This is MoneyBall, the podcast about what happens off the pitch –with Georgie Frost and Lee Boyce. On today's episode, the duo are talking football transfers with sports lawyer and author of Done Deal, Daniel Geey. We ask some of the key questions: Who holds the balance of power? Are agents really just greedy money grabbers? How much work goes on behind the scenes that we don’t see? How do you value players? And why can't Zinedine Zidane just get rid of Gareth Bale? Aaron Wan-Bissaka for example has joined Manchester United for £50million. Has that huge sum now just become a normal fee for good players, not exceptional ones – and where does it end? We also talk about how social media is shaping the modern day footballer – and what Brexit could actually mean for the Premier League in England.
This is MoneyBall, the podcast about what happens off the pitch – with Georgie Frost and Lee Boyce. In this episode, the pair head East: to China! They take a look at the latest moves by Rafa Benitez and Marko Arnautovic, and ask: is it all about the money or are we missing a trick when it comes to football in China? They lift the lid on the Chinese Super League – how it works, where the money is coming from – and ask what impact this could have on the game over here. Plus, what influence does politics have right now, and will that amp up in future?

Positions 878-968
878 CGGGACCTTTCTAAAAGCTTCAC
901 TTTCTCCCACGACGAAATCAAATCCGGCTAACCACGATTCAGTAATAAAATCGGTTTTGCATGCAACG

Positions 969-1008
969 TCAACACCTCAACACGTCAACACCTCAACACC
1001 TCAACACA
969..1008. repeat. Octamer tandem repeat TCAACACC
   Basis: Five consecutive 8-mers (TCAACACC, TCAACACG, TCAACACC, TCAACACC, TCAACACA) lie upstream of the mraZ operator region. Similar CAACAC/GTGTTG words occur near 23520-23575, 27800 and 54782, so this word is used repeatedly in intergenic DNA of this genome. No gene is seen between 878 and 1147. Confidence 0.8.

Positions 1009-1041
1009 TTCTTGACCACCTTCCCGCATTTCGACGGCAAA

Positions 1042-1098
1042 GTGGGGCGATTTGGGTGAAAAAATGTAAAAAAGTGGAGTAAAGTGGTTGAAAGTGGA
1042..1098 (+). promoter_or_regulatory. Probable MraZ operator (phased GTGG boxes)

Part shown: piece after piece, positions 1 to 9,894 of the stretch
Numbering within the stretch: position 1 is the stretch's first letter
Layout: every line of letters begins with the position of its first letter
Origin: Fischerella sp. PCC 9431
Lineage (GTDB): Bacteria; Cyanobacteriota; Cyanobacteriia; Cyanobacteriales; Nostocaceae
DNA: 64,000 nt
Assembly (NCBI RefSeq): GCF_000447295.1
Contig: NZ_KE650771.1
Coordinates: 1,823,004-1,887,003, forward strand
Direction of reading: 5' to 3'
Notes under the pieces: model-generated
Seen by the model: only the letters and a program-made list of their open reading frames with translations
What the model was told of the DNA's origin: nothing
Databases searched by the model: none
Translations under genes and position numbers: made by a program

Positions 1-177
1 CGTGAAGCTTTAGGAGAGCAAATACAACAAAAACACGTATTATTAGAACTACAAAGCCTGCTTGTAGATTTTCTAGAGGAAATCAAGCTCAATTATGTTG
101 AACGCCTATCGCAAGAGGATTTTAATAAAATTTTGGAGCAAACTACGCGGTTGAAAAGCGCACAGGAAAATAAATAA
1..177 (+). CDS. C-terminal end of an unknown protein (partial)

Welcome to This is MoneyBall, the podcast about what happens off the pitch – with Georgie Frost and Lee Boyce. While transfer speculation continues to dominate the back pages, the duo are focusing on something far more important than who plays for your club…who owns it! Leicester Tigers are the latest professional team to be put up for sale – CEO Simon Cohen talks to This is Moneyball. But how do you sell a sports club? How do you value one? What are the regulations around new owners? And how does it impact the fans?
It's that time of year again – Wimbledon, arguably the best tennis tournament in the world, starts next week. Assistant editor Lee Boyce and broadcaster Georgie Frost dust off their picnic blankets, pack the strawberries and cream and talk tennis with British pro – and plucky underdog – Marcus Willis, who has been ranked as high as 209th in the world. We look at the state of the game in Britain and why more youngsters are heading to the US, including 19 year-old Paul Jubb, a Wimbledon wildcard entry who may have to reject his £45,000 cheque. We discuss life after Andy and the true financial cost of training a child up to become a top tennis player – and the physical and mental cost to boot. Marcus also reveals all about his truly remarkable run in Wimbledon in 2016 in which he played Roger Federer on centre court – and managed to lob the best tennis player in history. He also reveals how much money that summer made him and how bonkers life became after he was thrust in the spotlight.